This is Essential Politics, our daily look at California political and government news. Here's what we're watching right now:
- California Atty. Gen. Xavier Becerra said Wednesday that he intends to open a satellite attorney general's office in Washington, D.C., as he prepares to fight the Trump administration.
- The results from California's latest cap-and-trade auction are in, and revenue from the sale of pollution credits was weak.
- A bill that would set up a state-funded legal aid system for immigrants will be amended by its author to allow those with criminal records to apply for assistance.
A group of activists who went to Republican Rep. Dana Rohrabacher's home Thursday night asking for a meeting say they found a closed door and, soon after, the sprinklers turned on.
Activists with the Service Employees International Union, Courage Campaign and other groups tried to visit the California homes of half a dozen Republican members of Congress that night.
A group of about 100 Costa Mesa residents met at the Newport Public Library and held candles as they walked to Rohrabacher's home. Costa Mesa police partially stopped traffic in front of Rohrabacher's home, and the group held a candlelight vigil outside.
After an SEIU organizer went to knock on the front door, the sprinklers were turned on, Courage Campaign organizer Darcie Olson of Costa Mesa said.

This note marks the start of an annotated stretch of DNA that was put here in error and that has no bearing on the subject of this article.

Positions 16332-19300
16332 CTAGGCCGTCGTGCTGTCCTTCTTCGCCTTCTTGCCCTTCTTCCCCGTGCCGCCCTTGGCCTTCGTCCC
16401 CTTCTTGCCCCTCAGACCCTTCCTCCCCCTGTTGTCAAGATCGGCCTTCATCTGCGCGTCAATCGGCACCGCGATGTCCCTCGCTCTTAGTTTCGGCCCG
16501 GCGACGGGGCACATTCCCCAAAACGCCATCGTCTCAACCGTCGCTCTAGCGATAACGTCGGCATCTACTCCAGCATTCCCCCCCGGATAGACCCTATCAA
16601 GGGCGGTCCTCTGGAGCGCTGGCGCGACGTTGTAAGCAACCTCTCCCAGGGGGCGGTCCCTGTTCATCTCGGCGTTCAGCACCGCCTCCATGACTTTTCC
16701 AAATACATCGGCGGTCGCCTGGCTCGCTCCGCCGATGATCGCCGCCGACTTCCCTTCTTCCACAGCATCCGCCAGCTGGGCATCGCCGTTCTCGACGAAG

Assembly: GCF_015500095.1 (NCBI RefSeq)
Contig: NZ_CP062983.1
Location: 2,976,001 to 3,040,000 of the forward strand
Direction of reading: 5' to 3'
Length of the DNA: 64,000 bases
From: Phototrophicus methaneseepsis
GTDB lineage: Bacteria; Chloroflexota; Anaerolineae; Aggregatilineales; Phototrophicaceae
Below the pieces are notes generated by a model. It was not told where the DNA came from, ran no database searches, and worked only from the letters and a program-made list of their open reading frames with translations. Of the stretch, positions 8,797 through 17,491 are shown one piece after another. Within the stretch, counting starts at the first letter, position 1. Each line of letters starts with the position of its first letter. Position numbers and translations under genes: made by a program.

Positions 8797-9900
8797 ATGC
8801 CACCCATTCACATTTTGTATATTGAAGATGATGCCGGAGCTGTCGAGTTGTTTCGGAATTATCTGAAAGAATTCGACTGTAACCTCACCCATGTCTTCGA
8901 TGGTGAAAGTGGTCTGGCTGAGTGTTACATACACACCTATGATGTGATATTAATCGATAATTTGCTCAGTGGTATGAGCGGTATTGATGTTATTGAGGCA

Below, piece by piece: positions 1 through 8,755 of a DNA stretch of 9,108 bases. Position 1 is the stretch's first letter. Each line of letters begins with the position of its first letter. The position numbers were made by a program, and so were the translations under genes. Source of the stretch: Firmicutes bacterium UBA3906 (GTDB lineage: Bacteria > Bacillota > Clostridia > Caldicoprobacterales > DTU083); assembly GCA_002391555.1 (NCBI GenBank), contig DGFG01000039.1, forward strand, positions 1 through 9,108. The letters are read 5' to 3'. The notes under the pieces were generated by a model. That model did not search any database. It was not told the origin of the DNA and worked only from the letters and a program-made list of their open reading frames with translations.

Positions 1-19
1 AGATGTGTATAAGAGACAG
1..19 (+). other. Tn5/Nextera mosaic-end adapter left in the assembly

After a while, Olson said, she walked through the sprinklers to knock on the front door. Two men answered and told her she was trespassing on private property, Olson said.
"They told me to get off his property, and I was like, 'OK. I not going to fight with you about that,'" Olson said.
No other participants walked onto Rohrabacher's property after that, she said.
Rohrabacher's spokesman, Ken Grubbs, said in an email that the lawmaker was holding a barbecue with friends after a day of meeting with constituents.
"The watering ban now over, he turned on his sprinklers during the evening hours, as many Southern Californians do. When he did so, he noticed no protesters in the vicinity. If any protesters thought he turned the sprinklers on them, it would be in keeping with their self-conception of the world revolving around nobody else but them," Grubbs said.
Olson laughed upon hearing the explanation. Photos show dozens or people outside the home, with at least one holding a bullhorn.
"Somehow that's so appropriate that Dana would do that. There he goes again, an inappropriate response," she said. "I don't know why he's fighting so hard just not to sit down with his constituents."
Grubbs said there are more productive ways for the congressman to reach constituents.
"When people show up at his door with signs and bullhorns, he is perfectly aware that the incivility springs from Indivisible guidelines to disrupt rather than engage in dialogue. He chooses not to take their disingenuous bait. He reaches vastly more constituents and hears their concerns by far more productive means," he said.